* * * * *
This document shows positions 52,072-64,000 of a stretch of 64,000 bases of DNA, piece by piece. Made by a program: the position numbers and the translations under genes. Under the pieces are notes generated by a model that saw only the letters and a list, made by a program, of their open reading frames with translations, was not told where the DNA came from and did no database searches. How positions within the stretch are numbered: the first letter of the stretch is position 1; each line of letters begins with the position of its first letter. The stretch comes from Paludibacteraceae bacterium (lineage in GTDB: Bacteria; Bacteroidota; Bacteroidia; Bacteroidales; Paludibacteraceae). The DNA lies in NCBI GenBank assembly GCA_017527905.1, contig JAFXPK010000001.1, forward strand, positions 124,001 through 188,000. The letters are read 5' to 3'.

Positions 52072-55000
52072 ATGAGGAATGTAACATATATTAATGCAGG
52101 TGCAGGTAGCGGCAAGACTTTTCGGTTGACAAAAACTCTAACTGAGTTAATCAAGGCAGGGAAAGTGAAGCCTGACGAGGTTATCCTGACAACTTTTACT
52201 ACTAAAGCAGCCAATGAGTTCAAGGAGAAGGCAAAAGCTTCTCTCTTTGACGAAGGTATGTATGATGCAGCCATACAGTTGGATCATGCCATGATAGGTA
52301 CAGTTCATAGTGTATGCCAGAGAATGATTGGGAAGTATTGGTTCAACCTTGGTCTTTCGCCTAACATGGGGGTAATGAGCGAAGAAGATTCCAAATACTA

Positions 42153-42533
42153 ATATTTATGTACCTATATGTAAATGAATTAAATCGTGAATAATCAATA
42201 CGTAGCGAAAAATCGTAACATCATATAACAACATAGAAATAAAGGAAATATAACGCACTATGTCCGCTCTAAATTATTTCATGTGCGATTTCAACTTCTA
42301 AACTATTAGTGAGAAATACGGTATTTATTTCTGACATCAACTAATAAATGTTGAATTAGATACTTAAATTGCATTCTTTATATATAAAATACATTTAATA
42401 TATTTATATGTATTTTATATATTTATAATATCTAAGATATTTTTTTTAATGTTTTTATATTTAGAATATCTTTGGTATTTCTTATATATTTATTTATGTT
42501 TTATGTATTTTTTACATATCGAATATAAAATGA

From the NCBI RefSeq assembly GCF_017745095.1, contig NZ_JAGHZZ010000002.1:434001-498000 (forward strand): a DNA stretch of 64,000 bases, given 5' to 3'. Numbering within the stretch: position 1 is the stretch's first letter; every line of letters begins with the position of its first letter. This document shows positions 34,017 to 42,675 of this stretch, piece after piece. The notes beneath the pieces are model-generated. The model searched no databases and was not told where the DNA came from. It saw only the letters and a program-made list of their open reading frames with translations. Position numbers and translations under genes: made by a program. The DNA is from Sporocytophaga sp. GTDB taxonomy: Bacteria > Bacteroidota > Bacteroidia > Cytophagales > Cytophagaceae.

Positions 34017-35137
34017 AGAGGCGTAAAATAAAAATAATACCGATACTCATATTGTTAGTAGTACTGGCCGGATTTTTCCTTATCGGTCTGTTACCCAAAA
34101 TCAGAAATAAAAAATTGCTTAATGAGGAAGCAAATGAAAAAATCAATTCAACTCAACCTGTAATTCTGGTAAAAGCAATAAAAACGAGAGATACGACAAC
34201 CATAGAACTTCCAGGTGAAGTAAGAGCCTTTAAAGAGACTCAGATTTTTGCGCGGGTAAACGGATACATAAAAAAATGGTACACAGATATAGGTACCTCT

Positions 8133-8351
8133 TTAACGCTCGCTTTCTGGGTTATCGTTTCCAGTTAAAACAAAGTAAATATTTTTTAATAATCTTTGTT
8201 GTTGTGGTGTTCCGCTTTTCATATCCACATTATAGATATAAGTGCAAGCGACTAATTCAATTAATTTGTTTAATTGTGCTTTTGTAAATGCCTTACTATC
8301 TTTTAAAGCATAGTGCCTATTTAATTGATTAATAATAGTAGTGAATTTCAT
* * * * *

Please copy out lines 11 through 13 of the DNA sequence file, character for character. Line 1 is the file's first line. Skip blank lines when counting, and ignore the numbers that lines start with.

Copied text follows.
42401 TATTTATATGTATTTTATATATTTATAATATCTAAGATATTTTTTTTAATGTTTTTATATTTAGAATATCTTTGGTATTTCTTATATATTTATTTATGTT
42501 TTATGTATTTTTTACATATCGAATATAAAATGA

From the NCBI RefSeq assembly GCF_017745095.1, contig NZ_JAGHZZ010000002.1:434001-498000 (forward strand): a DNA stretch of 64,000 bases, given 5' to 3'. Numbering within the stretch: position 1 is the stretch's first letter; every line of letters begins with the position of its first letter. This document shows positions 34,017 to 42,675 of this stretch, piece after piece. The notes beneath the pieces are model-generated. The model searched no databases and was not told where the DNA came from. It saw only the letters and a program-made list of their open reading frames with translations. Position numbers and translations under genes: made by a program. The DNA is from Sporocytophaga sp. GTDB taxonomy: Bacteria > Bacteroidota > Bacteroidia > Cytophagales > Cytophagaceae.